The construction industry is expected to experience healthy economic times. Construction spending, for one, continuously grows according to the Department of Commerce. In fact, construction spending grew to $1.257 trillion late last year.
Not only that, the Bureau of Labor Statistics confirms that the construction industry is generating substantial employment by opening 30,000 new jobs.
That’s great news for many contractors.
Small-scale contractors, however, still faces constraints that may negatively affect their chances of benefiting from the so-called construction boom.
But before we go through the problems, let’s first define what a small-scale contractor or construction business is.
Small-scale construction businesses are classified by the U. S. Small Business Administration (SBA) according to the number of employees and annual turnover.
These are businesses that have less than 500 employees and have the following average annual receipts.
- General building and heavy construction – $36.5 million in average annual receipts
- Land subdivision – $27.5 million in average annual receipts
- Dredging and surface cleanup activities – $27.5 million in average annual receipts
- Special trade contractors – $15.0 million in average annual receipts
Small-Scale Contractor Problems
Doing business in today’s highly competitive world is difficult, and small-scale contractors continue to feel this dilemma year after year.
Staying ahead of the competition has become a big problem for many small-scale contractors.
For one, winning a bid comes few and far between for these contractors. And then there’s the problem of not having enough opportunity to compete according to the House Committee on Small Business.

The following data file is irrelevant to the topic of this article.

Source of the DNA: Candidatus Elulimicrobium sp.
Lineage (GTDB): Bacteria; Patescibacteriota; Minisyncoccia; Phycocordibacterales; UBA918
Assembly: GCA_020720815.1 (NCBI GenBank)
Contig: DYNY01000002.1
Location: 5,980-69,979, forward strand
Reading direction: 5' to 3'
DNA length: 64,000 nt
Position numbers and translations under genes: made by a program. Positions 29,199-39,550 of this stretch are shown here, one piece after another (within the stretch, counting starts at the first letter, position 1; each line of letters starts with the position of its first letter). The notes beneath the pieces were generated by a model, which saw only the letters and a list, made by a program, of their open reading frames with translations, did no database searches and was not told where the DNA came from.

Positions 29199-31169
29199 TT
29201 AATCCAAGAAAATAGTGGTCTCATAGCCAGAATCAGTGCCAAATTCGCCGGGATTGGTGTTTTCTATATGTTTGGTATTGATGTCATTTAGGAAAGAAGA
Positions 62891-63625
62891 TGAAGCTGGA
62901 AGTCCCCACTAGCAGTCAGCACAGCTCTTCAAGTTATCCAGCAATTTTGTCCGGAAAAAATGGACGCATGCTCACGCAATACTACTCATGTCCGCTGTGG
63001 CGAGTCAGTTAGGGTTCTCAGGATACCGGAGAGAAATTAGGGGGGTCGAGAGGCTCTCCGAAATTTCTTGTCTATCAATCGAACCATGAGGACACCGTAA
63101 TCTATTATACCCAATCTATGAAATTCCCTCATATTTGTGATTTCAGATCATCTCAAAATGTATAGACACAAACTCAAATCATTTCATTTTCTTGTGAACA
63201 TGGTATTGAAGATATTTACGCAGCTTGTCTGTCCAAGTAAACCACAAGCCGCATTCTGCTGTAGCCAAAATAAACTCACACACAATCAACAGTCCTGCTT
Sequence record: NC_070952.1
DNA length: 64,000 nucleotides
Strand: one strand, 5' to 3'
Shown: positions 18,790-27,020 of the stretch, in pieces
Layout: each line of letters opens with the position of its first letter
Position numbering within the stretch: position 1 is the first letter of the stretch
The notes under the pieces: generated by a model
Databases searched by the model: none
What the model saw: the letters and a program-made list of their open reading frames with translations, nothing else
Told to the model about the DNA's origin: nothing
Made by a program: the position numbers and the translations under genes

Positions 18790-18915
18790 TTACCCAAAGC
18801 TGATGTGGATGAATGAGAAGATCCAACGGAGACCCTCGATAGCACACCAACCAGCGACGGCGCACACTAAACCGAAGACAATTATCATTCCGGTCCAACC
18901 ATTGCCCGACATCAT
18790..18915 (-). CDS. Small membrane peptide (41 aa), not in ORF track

Lack of skilled workers
Every construction boom comes with a downside: a shortage in construction workers. This is one of the biggest hurdles in bidding for a specific project for many contractors.
The Associated General Contractor of America has reported that as much as 75% of contractors are struggling with this problem.
This issue that has been haunting the industry is not a recent development. In fact, the problem dates back to as early as the 1980s.
Economic change, laborers shifting to a different industry, immigration dilemma, and lack of people enrolling in vocational courses are all cited as contributing factors.
If the client is not conscious about the cost of delay or if there are complex bureaucratic procedures, there’s a big chance that the contractor will not get paid on time.
A delay in payment compounds the problems of small-scale contractors to a whole new level. It hurts their profitability which in turn affects their ability to meet a deadline.
Limited working capital
Unlike large construction companies, small-scale contractors operate on shoestring budgets. They don’t have the financial pull to counteract operational challenges, expand their operation, or hire full-time experts that can help them fix deficient parts of their businesses.
This is the reason why a majority of contractors prefer a construction bond over alternatives such as a letter of credit.
Since surety bonds are fairly inexpensive, small-scale contractors will be able to stretch their working capital in order to ensure that they will finish the project and keep their businesses afloat.
The contractor will only pay a small fraction of the bond amount rather than tying their entire savings or real estate property as a guarantee.
Moreover, not only can surety insurers provide financial assistance, they can help contractors in managing their construction projects as well.
And with the Surety Bond Guarantee program of the SBA, acquiring bonds has become much easier.
The SBA guarantees construction bonds issued by qualified sureties to small-scale contractors that don’t have the capacity to meet the minimum surety bond requirements.
Hurdles that besiege small-scale contractors can be conquered. To start with, the technical side and business fundamentals should be given equal footing. This will help the contractor control cost, find innovative ways in dealing with pitfalls, and produce a great outcome.